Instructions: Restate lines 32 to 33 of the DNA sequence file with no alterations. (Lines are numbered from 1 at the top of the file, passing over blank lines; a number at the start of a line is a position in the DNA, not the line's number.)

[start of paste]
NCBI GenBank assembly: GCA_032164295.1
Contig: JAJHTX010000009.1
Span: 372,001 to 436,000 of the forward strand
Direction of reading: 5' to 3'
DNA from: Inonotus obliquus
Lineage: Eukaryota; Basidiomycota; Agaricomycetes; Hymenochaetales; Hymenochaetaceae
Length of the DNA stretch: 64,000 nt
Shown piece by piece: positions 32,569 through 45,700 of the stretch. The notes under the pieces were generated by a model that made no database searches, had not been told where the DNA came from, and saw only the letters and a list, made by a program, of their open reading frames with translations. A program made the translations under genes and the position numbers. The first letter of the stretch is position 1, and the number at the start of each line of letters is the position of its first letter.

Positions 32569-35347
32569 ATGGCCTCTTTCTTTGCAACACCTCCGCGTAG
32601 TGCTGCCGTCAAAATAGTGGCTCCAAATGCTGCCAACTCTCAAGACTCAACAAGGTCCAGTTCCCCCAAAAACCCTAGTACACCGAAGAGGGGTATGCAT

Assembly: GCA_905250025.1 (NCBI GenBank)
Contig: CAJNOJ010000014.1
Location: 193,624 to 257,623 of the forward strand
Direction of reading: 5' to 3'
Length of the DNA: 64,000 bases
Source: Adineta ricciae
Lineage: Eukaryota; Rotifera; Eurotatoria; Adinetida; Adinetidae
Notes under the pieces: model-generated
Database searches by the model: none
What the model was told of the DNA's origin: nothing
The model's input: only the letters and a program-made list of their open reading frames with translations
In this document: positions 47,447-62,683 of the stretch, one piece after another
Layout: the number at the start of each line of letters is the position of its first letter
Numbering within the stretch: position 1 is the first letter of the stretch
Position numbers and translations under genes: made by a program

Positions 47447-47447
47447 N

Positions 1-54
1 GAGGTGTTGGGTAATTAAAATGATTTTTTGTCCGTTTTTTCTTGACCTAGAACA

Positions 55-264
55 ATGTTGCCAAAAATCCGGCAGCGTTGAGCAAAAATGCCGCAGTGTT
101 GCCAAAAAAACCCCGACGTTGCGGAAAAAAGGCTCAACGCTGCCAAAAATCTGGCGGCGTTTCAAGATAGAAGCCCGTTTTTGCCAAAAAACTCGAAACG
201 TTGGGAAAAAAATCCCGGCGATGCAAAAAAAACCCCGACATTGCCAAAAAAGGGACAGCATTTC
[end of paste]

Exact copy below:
55 ATGTTGCCAAAAATCCGGCAGCGTTGAGCAAAAATGCCGCAGTGTT
101 GCCAAAAAAACCCCGACGTTGCGGAAAAAAGGCTCAACGCTGCCAAAAATCTGGCGGCGTTTCAAGATAGAAGCCCGTTTTTGCCAAAAAACTCGAAACG